Validators on the Polkadot network are tasked with checking transactions of Parachains and adding them to the Relay Chain blockchain. Validators must stake DOT to be eligible for nomination as a Validator on the network. This is why Polkadot’s PoS consensus is also referred to as Nominated Proof of Stake.

The amount of DOT required to be considered as a Validator depends on network participation and can be estimated by looking at the amounts currently being staked by existing validators on chain. This is roughly 2.7 million DOT at the time of writing. The list of validators changes every era (24 hours).

Validators are randomly assigned to attached Parachains to check their transactions. These transactions are then registered on a block on the Relay Chain blockchain which Validators generate. A minimum of 5 Validators is required per Parachain chain and there are currently around 200 Validators.

1000 Validators is the target of the Polkadot network. This is important to note because it means that the Polkadot network can support around 200 Parachains before seeing a slow down in network speed and efficiency.

When a new block containing Parachain transactions is generated by Validators on the Relay Chain, 20% of block rewards are distributed among Validators in accordance with the amount of “era points” they have accumulated.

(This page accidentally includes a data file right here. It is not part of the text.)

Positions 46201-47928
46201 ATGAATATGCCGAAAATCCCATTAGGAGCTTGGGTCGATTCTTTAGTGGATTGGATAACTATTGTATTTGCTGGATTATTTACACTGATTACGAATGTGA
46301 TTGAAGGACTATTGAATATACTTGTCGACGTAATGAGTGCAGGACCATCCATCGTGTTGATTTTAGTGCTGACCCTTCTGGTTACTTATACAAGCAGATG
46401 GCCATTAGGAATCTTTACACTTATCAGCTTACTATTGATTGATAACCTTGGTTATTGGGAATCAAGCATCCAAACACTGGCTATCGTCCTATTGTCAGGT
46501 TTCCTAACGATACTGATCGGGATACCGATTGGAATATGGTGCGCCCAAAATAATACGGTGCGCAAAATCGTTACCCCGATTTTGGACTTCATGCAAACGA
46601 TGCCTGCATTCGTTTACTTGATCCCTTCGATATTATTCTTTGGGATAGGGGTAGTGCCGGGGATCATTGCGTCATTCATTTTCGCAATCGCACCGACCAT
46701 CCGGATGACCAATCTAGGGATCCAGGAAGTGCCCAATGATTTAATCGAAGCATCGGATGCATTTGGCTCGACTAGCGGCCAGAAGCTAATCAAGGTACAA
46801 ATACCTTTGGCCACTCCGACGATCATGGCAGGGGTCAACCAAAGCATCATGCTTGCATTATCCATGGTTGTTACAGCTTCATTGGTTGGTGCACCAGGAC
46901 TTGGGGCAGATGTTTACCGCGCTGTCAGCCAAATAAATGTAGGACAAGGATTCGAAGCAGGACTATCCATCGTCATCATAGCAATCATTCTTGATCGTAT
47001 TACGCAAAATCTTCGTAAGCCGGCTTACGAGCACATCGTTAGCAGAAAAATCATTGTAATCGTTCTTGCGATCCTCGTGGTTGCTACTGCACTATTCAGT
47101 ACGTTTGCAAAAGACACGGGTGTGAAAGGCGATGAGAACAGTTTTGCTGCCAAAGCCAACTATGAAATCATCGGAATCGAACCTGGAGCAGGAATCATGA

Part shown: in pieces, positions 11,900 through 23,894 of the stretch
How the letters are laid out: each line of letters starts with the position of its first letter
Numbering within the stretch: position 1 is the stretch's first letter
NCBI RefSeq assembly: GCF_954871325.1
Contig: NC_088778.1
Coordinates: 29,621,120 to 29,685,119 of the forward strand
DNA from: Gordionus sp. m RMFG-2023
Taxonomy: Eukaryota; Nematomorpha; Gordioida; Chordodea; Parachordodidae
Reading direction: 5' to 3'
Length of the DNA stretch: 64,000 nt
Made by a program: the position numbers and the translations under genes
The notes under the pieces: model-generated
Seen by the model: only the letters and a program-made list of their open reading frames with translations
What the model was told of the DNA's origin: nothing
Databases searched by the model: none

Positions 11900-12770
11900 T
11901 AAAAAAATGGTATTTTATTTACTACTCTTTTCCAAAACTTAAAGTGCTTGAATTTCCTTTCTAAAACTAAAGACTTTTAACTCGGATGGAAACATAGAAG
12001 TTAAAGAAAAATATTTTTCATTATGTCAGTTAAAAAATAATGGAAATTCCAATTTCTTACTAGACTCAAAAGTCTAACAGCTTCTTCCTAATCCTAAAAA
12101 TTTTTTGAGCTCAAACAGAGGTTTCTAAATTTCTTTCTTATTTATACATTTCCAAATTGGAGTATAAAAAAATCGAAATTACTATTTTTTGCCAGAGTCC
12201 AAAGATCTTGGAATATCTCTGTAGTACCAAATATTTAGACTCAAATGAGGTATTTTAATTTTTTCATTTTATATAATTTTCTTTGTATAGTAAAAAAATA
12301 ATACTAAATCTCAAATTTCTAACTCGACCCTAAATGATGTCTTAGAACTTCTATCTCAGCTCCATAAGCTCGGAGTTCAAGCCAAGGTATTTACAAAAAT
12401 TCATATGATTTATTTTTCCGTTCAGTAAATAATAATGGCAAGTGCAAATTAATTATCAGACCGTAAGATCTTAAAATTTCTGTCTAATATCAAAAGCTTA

To keep things simple, let us just say the more Parachain transactions a Validator has verified, the more era points they get. The remaining 80% of block rewards are sent to the Polkadot Treasury (more on this later).

A new block is generated on the Polkadot Relay Chain every 6 seconds (though this may go as low as 2 seconds in the future). Misbehaving Validators can see their stake slashed by as much as 30%. The amount slashed changes depending on how much the Validator has staked and all slashed funds go to the Treasury. Any Nominators who have delegated their DOT tokens to a misbehaving Validator also see a portion of their tokens slashed.

The final issue Polkadot faces involves interoperability. While the project is marketed as being extremely interoperable, in the reality this is only true regarding other blockchains built using Substrate. Any “external” blockchains such as Bitcoin or Ethereum will require a bridge to connect to the Polkadot Relay Chain. Thankfully, bridge protocols for Polkadot such as ChainX are seeing a surprising amount of growth, and there are numerous mid-cap and even large-cap cryptocurrencies built on Substrate.

Even with these concerns, it would take some Olympic level mental gymnastics to justify being bearish on Polkadot. The project is just too damn good, and it is only just getting started. The potential for growth of the network as well as the valuation of the DOT token are both angled to the moon and may just achieve enough adoption and investment to make it to Mars (perhaps even literally, someday!).